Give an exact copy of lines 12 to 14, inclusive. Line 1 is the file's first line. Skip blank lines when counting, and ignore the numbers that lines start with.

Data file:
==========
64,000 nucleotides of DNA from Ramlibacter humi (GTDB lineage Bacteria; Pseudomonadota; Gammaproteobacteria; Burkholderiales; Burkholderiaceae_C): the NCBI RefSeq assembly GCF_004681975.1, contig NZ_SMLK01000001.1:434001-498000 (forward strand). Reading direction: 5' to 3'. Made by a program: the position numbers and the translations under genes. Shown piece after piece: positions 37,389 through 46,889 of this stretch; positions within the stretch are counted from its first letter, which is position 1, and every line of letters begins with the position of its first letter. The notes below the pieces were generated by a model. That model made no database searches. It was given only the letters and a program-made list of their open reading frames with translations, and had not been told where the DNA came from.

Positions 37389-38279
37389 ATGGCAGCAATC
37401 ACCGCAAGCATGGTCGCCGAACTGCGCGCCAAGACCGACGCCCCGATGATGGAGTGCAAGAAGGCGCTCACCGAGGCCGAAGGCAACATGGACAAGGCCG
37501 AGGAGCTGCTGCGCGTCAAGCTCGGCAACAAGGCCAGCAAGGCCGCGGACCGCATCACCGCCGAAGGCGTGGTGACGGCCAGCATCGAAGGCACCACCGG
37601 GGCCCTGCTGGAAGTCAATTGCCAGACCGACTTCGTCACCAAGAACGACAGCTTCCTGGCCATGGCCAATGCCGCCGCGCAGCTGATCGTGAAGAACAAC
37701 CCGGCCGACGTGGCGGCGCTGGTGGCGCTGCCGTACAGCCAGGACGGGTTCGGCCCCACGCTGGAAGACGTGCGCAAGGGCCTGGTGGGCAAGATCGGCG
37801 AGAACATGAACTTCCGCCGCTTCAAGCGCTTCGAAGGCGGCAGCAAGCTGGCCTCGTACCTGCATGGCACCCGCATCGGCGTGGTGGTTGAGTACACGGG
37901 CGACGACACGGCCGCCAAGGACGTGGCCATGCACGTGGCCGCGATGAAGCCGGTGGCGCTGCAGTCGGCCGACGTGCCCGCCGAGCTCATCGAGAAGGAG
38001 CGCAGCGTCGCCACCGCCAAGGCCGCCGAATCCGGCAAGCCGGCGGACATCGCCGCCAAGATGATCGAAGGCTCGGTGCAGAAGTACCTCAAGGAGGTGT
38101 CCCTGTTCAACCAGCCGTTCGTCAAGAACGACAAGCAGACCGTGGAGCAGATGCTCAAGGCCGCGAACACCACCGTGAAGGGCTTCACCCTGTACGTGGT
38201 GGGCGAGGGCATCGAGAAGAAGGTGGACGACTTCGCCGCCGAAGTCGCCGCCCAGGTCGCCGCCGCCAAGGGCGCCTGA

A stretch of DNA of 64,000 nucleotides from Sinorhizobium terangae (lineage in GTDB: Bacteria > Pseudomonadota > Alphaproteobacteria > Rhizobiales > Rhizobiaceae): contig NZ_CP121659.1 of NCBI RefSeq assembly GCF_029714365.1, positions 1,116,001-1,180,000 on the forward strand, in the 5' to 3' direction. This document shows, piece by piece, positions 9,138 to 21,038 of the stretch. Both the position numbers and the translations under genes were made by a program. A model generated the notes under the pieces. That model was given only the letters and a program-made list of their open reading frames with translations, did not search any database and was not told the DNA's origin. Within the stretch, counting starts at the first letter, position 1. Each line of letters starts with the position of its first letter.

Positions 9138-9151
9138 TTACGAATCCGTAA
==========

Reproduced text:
38201 GGGCGAGGGCATCGAGAAGAAGGTGGACGACTTCGCCGCCGAAGTCGCCGCCCAGGTCGCCGCCGCCAAGGGCGCCTGA

A stretch of DNA of 64,000 nucleotides from Sinorhizobium terangae (lineage in GTDB: Bacteria > Pseudomonadota > Alphaproteobacteria > Rhizobiales > Rhizobiaceae): contig NZ_CP121659.1 of NCBI RefSeq assembly GCF_029714365.1, positions 1,116,001-1,180,000 on the forward strand, in the 5' to 3' direction. This document shows, piece by piece, positions 9,138 to 21,038 of the stretch. Both the position numbers and the translations under genes were made by a program. A model generated the notes under the pieces. That model was given only the letters and a program-made list of their open reading frames with translations, did not search any database and was not told the DNA's origin. Within the stretch, counting starts at the first letter, position 1. Each line of letters starts with the position of its first letter.

Positions 9138-9151